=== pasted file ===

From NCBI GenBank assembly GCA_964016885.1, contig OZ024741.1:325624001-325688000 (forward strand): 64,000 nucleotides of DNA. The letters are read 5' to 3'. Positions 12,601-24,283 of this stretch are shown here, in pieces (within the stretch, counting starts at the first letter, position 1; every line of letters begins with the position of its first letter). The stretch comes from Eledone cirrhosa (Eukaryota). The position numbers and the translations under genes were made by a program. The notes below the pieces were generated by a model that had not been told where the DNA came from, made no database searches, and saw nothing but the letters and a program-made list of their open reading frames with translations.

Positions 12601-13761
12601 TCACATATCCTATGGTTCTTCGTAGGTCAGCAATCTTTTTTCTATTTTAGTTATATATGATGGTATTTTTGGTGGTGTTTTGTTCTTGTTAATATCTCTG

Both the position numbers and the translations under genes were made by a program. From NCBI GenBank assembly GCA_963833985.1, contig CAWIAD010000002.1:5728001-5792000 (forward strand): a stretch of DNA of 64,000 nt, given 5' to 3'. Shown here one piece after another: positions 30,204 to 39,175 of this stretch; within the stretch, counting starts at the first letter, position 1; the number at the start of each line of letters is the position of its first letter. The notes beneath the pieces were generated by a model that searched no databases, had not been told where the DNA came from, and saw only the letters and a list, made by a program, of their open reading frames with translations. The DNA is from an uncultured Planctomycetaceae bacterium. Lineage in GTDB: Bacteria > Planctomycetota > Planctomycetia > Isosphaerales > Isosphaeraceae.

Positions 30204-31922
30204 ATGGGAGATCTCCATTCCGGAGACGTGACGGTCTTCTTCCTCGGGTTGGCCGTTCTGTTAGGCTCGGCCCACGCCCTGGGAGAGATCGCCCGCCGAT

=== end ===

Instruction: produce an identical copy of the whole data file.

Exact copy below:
From NCBI GenBank assembly GCA_964016885.1, contig OZ024741.1:325624001-325688000 (forward strand): 64,000 nucleotides of DNA. The letters are read 5' to 3'. Positions 12,601-24,283 of this stretch are shown here, in pieces (within the stretch, counting starts at the first letter, position 1; every line of letters begins with the position of its first letter). The stretch comes from Eledone cirrhosa (Eukaryota). The position numbers and the translations under genes were made by a program. The notes below the pieces were generated by a model that had not been told where the DNA came from, made no database searches, and saw nothing but the letters and a program-made list of their open reading frames with translations.

Positions 12601-13761
12601 TCACATATCCTATGGTTCTTCGTAGGTCAGCAATCTTTTTTCTATTTTAGTTATATATGATGGTATTTTTGGTGGTGTTTTGTTCTTGTTAATATCTCTG

Both the position numbers and the translations under genes were made by a program. From NCBI GenBank assembly GCA_963833985.1, contig CAWIAD010000002.1:5728001-5792000 (forward strand): a stretch of DNA of 64,000 nt, given 5' to 3'. Shown here one piece after another: positions 30,204 to 39,175 of this stretch; within the stretch, counting starts at the first letter, position 1; the number at the start of each line of letters is the position of its first letter. The notes beneath the pieces were generated by a model that searched no databases, had not been told where the DNA came from, and saw only the letters and a list, made by a program, of their open reading frames with translations. The DNA is from an uncultured Planctomycetaceae bacterium. Lineage in GTDB: Bacteria > Planctomycetota > Planctomycetia > Isosphaerales > Isosphaeraceae.

Positions 30204-31922
30204 ATGGGAGATCTCCATTCCGGAGACGTGACGGTCTTCTTCCTCGGGTTGGCCGTTCTGTTAGGCTCGGCCCACGCCCTGGGAGAGATCGCCCGCCGAT